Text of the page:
How To Evaluate a Training Program
Kirkpatrick’s 4 Levels of Evaluation for Training Programs
When developing a training program, it’s important to follow the 5 phases of the ADDIE model, which includes Analysis, Design, Development, Implementation and Evaluation. For more information on the ADDIE model, click here.
The final phase of the ADDIE model, Evaluation, is to measure the effectiveness of the training program.
In 1975, Donald Kirkpatrick, who was known for creating the training evaluation model, first presented a four-level model of evaluation that has become a classic in the industry:
Level I: Reaction – How did the student feel and what did they think about the training?
Level II: Learning – How much did the student learn?
Level III: Behavior – What is the extent of behavior and capability improvement and implementation/application?
Level IV: Results – What impact on the business did the training have as a result of the learner’s performance?
By using Kirkpatrick’s 4 levels of evaluation, you can effectively determine if training goals were met.
How to Evaluate using the Kirkpatrick Model for Summative Evaluation
Reaction – Distribute an evaluation or feedback form. This is often called a “smilesheet” and can be administered in either paper format or online format. This type of evaluation is usually inexpensive and used by most organizations. Be sure to distribute evaluations immediately after training ends. You can include questions to evaluate the instructor, material covered, training materials and audio visual equipment.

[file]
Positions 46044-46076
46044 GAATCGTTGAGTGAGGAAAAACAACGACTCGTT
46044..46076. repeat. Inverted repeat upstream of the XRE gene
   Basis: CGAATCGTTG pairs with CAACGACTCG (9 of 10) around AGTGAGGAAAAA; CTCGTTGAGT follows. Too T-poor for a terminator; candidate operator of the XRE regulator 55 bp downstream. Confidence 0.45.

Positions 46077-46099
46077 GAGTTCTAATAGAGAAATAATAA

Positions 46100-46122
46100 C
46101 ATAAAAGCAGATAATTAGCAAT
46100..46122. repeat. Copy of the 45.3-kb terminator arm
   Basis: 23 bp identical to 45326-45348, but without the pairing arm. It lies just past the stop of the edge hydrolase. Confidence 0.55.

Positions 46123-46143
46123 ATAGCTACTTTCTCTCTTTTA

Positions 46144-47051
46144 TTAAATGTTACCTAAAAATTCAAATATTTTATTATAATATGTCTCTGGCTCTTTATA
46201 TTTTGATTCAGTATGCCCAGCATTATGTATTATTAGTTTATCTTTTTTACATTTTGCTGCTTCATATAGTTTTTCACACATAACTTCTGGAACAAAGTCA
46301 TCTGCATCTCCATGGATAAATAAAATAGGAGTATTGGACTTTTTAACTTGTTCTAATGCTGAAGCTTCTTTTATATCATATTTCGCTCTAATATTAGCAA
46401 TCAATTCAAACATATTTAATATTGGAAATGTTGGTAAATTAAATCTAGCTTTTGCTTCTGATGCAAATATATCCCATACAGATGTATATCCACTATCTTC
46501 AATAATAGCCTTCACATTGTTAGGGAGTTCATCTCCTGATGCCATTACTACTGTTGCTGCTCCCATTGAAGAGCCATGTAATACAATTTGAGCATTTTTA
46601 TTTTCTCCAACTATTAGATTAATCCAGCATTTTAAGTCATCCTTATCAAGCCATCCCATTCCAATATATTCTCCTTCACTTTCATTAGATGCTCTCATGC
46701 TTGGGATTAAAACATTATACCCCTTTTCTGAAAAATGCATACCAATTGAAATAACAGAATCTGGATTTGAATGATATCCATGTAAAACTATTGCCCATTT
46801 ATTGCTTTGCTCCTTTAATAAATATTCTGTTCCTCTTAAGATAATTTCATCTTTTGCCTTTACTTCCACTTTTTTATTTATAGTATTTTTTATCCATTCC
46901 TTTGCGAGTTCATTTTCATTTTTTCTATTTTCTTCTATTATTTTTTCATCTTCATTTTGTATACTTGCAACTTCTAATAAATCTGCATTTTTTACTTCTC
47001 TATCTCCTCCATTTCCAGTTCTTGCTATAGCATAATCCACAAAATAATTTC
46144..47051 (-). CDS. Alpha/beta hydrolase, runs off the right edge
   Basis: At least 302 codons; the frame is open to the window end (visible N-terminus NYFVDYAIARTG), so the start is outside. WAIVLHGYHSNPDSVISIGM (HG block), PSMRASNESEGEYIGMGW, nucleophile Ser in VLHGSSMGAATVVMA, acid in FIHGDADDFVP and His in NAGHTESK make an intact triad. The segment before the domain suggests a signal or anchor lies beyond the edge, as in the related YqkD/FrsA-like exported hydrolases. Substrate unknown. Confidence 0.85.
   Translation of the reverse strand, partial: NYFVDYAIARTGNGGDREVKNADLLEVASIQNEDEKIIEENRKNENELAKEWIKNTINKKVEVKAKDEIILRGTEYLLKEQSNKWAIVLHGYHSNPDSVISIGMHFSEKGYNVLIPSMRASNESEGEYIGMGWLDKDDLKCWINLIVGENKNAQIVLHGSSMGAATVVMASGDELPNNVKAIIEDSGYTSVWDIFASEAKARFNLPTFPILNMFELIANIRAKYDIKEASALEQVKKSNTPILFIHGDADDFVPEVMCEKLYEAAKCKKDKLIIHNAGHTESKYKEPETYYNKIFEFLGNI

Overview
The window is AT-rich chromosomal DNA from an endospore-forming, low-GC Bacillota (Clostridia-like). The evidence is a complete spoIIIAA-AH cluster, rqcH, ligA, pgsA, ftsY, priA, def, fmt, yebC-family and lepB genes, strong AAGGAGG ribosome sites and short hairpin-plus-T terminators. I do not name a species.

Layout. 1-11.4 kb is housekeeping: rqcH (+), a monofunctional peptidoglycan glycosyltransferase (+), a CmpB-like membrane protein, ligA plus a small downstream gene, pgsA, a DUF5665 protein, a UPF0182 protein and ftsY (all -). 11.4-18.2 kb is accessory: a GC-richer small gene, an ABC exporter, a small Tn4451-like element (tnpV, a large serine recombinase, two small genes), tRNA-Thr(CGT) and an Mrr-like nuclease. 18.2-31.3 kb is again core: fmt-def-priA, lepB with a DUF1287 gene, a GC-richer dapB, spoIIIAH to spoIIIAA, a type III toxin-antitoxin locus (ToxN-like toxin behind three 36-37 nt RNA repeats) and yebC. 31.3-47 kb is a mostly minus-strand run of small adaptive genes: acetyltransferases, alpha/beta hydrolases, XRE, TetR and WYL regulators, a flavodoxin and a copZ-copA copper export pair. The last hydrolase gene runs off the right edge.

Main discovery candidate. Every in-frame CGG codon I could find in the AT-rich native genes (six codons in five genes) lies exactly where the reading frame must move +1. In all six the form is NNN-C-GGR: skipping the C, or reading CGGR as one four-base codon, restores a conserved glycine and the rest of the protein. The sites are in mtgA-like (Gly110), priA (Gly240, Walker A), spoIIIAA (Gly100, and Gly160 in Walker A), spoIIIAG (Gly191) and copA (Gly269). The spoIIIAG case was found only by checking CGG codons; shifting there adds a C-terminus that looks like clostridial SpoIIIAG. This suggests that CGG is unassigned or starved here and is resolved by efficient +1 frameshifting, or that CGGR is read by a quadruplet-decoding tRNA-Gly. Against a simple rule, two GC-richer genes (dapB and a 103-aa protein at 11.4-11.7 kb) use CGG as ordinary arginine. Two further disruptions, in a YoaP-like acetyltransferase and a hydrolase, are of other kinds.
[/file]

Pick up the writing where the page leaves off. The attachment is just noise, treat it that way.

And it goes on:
Learning – To assess the amount of learning, consider using pre-tests and post-tests. The tests attempts to determine how students have advanced with regards to skills, knowledge and attitude. Pre-tests should be administered before the class begins, and post-tests would be given at the completion of the training class. You can administer pre-tests and post-tests on paper or online. You can include multiple choice/fill-in the blank type questions, and/or may include work-related hands-on exercises for the learner to complete online.
Behavior – To determine the extent of behavior and capability improvement, consider observing learners for an extended period of time after training is completed. This can be measured via post training interviews, monitoring progress and meeting with managers of the learners to determine if the training has allowed the learner to excel in his/her job.
Results – To determine the business impact of the training program, measure key performance indicators including return on investment, staff turnover, employee retention, quality ratings and other types of quantifiable aspects of the performance of the organization.
© 2010 Amelia Griggs